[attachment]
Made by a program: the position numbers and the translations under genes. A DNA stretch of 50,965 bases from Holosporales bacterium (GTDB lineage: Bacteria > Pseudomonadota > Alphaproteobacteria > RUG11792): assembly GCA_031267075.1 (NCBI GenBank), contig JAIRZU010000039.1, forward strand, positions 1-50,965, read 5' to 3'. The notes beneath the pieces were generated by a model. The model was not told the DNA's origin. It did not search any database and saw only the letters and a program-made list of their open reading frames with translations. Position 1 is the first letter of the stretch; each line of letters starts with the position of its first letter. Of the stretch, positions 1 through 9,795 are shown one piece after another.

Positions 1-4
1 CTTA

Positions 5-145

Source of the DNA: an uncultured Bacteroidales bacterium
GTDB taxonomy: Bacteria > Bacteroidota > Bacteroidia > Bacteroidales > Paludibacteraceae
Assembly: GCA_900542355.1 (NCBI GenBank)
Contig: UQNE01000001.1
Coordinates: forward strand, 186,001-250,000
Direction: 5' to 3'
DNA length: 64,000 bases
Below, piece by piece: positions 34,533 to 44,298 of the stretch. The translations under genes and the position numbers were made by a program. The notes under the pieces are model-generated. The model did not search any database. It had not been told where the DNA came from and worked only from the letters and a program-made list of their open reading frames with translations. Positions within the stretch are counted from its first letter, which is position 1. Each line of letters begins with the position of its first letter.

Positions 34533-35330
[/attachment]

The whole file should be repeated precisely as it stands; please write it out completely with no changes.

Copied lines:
Made by a program: the position numbers and the translations under genes. A DNA stretch of 50,965 bases from Holosporales bacterium (GTDB lineage: Bacteria > Pseudomonadota > Alphaproteobacteria > RUG11792): assembly GCA_031267075.1 (NCBI GenBank), contig JAIRZU010000039.1, forward strand, positions 1-50,965, read 5' to 3'. The notes beneath the pieces were generated by a model. The model was not told the DNA's origin. It did not search any database and saw only the letters and a program-made list of their open reading frames with translations. Position 1 is the first letter of the stretch; each line of letters starts with the position of its first letter. Of the stretch, positions 1 through 9,795 are shown one piece after another.

Positions 1-4
1 CTTA

Positions 5-145

Source of the DNA: an uncultured Bacteroidales bacterium
GTDB taxonomy: Bacteria > Bacteroidota > Bacteroidia > Bacteroidales > Paludibacteraceae
Assembly: GCA_900542355.1 (NCBI GenBank)
Contig: UQNE01000001.1
Coordinates: forward strand, 186,001-250,000
Direction: 5' to 3'
DNA length: 64,000 bases
Below, piece by piece: positions 34,533 to 44,298 of the stretch. The translations under genes and the position numbers were made by a program. The notes under the pieces are model-generated. The model did not search any database. It had not been told where the DNA came from and worked only from the letters and a program-made list of their open reading frames with translations. Positions within the stretch are counted from its first letter, which is position 1. Each line of letters begins with the position of its first letter.

Positions 34533-35330